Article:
From planning to perseverance, today I’m talking about executive functioning skills and how to help your child develop them.
Have you ever stopped to consider all that goes into a day? The skills required to navigate our busy world?
From the second your feet touch the floor every morning, you’re thinking about what’s coming next. You’re judging how much time you have before the kids’ school day starts. When your daughter spills your mug of coffee, you adapt, breathe, dry, stay calm. And then you add “paper towels” to your mental list of groceries for tomorrow’s shopping trip. As you sit down to begin work, you tune out the whir of the heater, the bickering of your children, and the dog’s incessant barking.
How are you managing all of these seemingly simple (but actually quite complex) moments?
Executive functioning skills.
You might not even remember learning them as a child. For some children, the aquisition of these skills happens seamlessly, quietly. But for others, it’s a slower and more deliberate process. It’s a process that requires explicit teaching and evidence-based strategies.
And kids need these skills!
Executive functioning skills help them get dressed in the morning, using information about the weather and the day’s activities to make appropriate decisions. These functions are involved when your kids organize their schoolwork and pack their backpacks. When they consume cereal and fruit in the morning instead of candy. When they initiate homework without a reminder. And when they focus on it and finish it in a timely manner.
Is your child struggling in these areas?
Here’s the good news: these skills can be taught. (1)
Getting to Know the Executive Functioning Skills (and Tips to Teach Them!)
The executive functions are a group of mental processes that, together, help you regulate your own behaviors. They help you manage other cognitive skills so that you can function effectively in the world, and they are related to academic achievement. (2)
Studies suggest that individuals with certain neurological differences and disorders (e.g., attention deficit disorders, autism spectrum disorders, etc.) demonstrate challenges with executive functioning skills. (3)
When you make a plan, you’re engaging your executive functioning skills. To be successful in planning, you are forced to consider both the end goal and the components of the plan that will get you there. You prioritize steps, make decisions, and manage your time. Your child needs skills in this area in order to, say, complete all the steps involved in a book report for school.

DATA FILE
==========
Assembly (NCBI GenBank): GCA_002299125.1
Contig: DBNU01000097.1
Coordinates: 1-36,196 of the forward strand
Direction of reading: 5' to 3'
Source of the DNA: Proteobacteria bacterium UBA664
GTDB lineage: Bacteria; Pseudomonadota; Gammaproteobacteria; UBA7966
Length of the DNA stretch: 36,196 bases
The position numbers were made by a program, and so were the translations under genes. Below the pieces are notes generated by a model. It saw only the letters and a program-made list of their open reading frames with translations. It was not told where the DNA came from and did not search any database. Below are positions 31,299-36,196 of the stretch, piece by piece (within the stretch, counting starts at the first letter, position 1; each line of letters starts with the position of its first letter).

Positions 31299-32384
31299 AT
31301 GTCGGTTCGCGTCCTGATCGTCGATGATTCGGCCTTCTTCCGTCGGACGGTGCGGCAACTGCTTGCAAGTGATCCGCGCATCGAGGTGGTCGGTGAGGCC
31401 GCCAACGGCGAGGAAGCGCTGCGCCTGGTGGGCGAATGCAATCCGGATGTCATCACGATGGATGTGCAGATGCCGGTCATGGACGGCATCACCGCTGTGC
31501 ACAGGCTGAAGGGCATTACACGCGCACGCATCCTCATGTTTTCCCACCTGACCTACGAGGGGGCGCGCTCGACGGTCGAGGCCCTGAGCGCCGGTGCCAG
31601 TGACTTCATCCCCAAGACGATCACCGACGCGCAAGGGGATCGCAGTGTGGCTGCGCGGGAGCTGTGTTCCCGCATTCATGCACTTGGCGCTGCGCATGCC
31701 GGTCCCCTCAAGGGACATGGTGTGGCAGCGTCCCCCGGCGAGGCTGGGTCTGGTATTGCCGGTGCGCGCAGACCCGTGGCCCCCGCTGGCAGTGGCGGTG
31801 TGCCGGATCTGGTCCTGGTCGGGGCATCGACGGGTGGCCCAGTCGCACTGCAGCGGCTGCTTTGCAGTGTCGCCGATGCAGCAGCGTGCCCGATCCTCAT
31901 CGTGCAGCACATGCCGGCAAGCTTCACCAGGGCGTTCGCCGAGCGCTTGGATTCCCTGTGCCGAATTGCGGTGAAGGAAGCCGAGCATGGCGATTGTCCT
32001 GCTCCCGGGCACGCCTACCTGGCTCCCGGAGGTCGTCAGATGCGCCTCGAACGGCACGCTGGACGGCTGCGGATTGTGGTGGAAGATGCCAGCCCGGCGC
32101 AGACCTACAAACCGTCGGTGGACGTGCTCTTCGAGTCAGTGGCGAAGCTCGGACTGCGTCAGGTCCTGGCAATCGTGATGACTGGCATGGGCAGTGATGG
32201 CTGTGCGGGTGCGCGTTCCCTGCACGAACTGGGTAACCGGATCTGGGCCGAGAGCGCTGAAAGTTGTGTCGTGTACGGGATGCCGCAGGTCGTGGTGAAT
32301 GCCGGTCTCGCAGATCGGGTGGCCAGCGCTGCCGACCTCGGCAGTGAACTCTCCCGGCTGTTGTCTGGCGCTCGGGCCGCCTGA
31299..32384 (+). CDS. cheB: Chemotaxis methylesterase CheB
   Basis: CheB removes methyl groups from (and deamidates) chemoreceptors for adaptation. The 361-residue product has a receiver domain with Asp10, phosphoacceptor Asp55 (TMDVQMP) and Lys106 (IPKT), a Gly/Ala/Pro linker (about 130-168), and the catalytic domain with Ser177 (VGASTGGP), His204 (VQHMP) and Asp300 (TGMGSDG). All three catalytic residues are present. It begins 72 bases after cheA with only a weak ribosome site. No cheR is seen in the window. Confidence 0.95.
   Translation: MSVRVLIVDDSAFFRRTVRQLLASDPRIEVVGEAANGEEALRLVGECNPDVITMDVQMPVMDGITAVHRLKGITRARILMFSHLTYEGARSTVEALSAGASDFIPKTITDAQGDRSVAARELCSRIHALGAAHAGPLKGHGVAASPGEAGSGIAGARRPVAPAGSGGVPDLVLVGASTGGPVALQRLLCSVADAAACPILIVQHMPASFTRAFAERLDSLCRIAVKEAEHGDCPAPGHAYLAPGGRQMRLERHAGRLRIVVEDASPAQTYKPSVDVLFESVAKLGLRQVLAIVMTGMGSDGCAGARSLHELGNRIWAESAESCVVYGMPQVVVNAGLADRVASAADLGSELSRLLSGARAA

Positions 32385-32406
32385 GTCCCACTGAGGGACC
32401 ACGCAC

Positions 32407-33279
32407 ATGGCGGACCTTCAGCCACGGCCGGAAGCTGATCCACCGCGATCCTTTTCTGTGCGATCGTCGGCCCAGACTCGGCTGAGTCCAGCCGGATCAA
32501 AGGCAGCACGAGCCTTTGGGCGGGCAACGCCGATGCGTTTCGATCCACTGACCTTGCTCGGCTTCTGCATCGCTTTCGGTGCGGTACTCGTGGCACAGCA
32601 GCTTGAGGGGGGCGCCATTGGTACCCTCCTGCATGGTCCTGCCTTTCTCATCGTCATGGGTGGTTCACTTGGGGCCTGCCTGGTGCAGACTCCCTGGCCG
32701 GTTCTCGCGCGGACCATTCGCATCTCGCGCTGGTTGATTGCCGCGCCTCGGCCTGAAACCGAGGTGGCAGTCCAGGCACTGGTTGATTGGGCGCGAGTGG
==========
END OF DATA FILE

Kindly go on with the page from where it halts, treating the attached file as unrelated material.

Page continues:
How to help: Break each task –– whether it’s a book report, a simple assignment, or a daily chore –– into manageable pieces or sequential steps. Use visual prompts (e.g., lists with words or pictures) to represent each of the steps, if needed. Your child might also require verbal prompts (e.g., “What else will you need to do?” or “What will come after…?”), and that is okay. Set your child up for success.
Organization is another executive functioning skill required for success in school and in life. When you open your child’s backpack, does it look like the inside of a trash can? Does your child need to learn the valuable skills involved in sorting, categorizing, and implementing efficient and effective methods to organize both physical items and ideas or plans?
How to help: Start by creating an organizing system with your child that makes sense to you both. Provide prompts to facilitate the process. For example, while organizing your child’s backpack, you might say something like, “Let’s put all the books together” or, “What if we put all your math work in the blue folder and all your science work in the red folder?” Color codes and labels help support visual learners with organization. Checklists help keep systems in place.